Felonies are the most serious category of criminal charges. Felony convictions can result in a minimum of one year in state prison. In some cases, a conviction can result in decades or life behind bars. Felonies that involve sexual assault will typically also require the offender to participate in state sex offender registration.
Felony convictions can also end up on your public criminal record, which might be seen by prospective employers or landlords.
Ohio divides felonies into six general categories, including:
- Unclassified felonies
- First-degree felonies
- Second-degree felonies
- Third-degree felonies
- Fourth-degree felonies
Unclassified felonies are the most severe type of felony in the state of Ohio. Aggravated murder is an example of an unclassified felony. If you have questions about a felony charge, make sure to speak to an experienced criminal defense attorney right away.
How Are Felonies Punished in Ohio?
As discussed above, a felony is a crime that can result in a year or more of state prison time.
In Ohio, the maximum penalties for felony convictions are as follows:
- Unclassified felonies: A conviction can result in mandatory prison terms of 20 or more years. Fines can be as high as $25,000.
- First-degree felonies: A conviction can result in a prison sentence between 3 to 11 years–and up to $20,000 in fines.
- Second-degree felonies: A conviction can result in a prison sentence between 2 to 8 years and up to $15,000 in fines.
- Third-degree felonies: A conviction can result in 9 to 36 months in prison (or more for certain felonies) and up to $10,000 in fines.
- Fourth-degree felonies: A conviction can result in 6 to 18 months in prison and up to $5,000 in fines.
- Fifth-degree felonies: A conviction can result in 6 to 12 months in prison and up to $2,500 in fines.
If you are charged with a felony in Ohio, you can face an incredibly wide-ranging set of consequences from a judge. Judges have the authority to order a combination of jail, prison, probation, or other alternatives, depending on the type of felony.
What Are the Most Common Types of Felony Charges?
Below are some of the most common felony charges in the state of Ohio:
This is a partial list of felony crimes. There are many others. If you have specific questions about a criminal offense, make sure to speak to an experienced Dayton criminal defense attorney.
Statute of Limitations for Felonies
A statute of limitations is how long someone has to file a claim in court for an alleged harm. In Ohio, the statute of limitations for many felony charges is six years. Most homicide and manslaughter charges must be brought within twenty years under Ohio law. For murder charges, there is no statute of limitations.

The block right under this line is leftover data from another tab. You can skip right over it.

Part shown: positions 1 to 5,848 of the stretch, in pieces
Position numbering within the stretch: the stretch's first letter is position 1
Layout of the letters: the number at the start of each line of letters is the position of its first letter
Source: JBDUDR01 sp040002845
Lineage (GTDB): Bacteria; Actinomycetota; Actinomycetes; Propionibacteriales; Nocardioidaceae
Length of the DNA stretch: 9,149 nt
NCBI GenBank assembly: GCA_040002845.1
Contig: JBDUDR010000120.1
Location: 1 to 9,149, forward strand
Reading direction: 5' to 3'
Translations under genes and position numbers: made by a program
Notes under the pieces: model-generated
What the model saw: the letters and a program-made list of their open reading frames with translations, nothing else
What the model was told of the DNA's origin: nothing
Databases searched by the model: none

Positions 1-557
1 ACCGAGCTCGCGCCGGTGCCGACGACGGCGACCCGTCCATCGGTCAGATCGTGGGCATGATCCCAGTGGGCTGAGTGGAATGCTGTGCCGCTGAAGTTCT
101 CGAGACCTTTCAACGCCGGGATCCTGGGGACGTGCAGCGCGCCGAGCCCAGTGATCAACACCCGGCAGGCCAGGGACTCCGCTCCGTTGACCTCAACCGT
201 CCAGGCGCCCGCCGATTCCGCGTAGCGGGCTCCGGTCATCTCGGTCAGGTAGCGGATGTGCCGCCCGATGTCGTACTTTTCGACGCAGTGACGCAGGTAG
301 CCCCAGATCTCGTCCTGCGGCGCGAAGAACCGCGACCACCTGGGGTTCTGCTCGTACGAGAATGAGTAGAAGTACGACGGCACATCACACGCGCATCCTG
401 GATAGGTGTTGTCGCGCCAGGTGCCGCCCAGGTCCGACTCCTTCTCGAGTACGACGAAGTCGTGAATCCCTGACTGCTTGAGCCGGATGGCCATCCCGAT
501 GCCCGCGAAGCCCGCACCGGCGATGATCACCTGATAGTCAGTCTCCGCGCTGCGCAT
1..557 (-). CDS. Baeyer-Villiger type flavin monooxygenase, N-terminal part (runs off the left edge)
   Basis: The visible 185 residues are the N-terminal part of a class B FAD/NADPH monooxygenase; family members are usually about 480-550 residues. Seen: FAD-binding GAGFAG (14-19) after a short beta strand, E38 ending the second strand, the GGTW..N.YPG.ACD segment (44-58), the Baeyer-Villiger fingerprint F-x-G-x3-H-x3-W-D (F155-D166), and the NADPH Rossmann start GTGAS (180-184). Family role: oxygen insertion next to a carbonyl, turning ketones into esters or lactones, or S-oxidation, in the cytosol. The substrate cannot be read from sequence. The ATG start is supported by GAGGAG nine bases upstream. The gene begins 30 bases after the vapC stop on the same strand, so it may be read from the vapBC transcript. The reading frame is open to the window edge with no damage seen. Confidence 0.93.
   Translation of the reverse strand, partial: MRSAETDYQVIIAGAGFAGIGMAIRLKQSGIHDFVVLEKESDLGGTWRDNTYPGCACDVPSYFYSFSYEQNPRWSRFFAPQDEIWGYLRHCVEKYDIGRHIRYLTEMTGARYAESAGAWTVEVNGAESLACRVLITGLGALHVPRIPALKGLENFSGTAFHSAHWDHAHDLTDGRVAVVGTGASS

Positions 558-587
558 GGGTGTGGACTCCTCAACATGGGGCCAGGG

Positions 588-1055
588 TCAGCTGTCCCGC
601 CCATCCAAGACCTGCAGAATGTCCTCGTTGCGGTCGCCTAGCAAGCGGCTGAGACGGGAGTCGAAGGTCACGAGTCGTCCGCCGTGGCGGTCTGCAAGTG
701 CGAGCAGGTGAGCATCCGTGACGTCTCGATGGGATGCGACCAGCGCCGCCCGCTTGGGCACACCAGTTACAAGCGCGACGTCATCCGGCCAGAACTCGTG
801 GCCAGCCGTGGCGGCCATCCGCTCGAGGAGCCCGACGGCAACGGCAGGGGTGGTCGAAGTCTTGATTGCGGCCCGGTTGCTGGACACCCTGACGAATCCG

Charges of rape and sexual battery must commence within twenty years, or they will be barred under the state’s statute of limitations. If prosecutors do not bring an appropriate criminal charge against you within the deadline, they can never bring the case against you. Ohio criminal statutes of limitations can be found here.
Can I Own a Gun if I Have a Felony Conviction?
No. If you have a felony conviction on your record, then you lose your constitutional right to own a gun. If you are caught with a gun, you can face new criminal charges.
What Are the Collateral Consequences of a Felony Conviction?
If you have a felony conviction on your record, then you lose your right to serve on a jury and join the military. Your conviction will also be visible to potential employers, landlords, and government authorities.
Is My Case Going to Trial?
The decision to go to trial is often based on several factors. This decision, however, is between you and the prosecution. Your criminal defense lawyer can advise you on the benefits or drawbacks of a plea deal. Nobody can force you to go to trial if you wish to resolve your case.
Can I Appeal My Felony Conviction?
Yes, if you have a legal basis for your appeal. You cannot appeal just because you lose your case.
Can I Get My Felony Conviction Expunged?
Possibly, it depends on what your felony conviction is. There are certain convictions that cannot be expunged. Make sure you speak to an attorney to confirm your eligibility.
What is the Biggest Difference Between a Felony and a Misdemeanor?
The biggest difference between a felony and a misdemeanor is the amount of jail time. The most serious felonies can result in a life sentence.
Contact a Dayton Criminal Defense Lawyer if You’ve Been Charged with a Crime
Felony charges are serious. They can result in burdensome financial penalties and hefty prison sentences. Even a misdemeanor charge can affect you for years after you complete your punishment. You need an aggressive Dayton criminal defense attorney to build your defense and head off any serious criminal convictions.
At Suhre & Associates, LLC, we are proud to offer free consultations to all prospective clients. If you have legal questions about a criminal case, call us or contact us online today to schedule your free consultation with a Dayton criminal defense lawyer.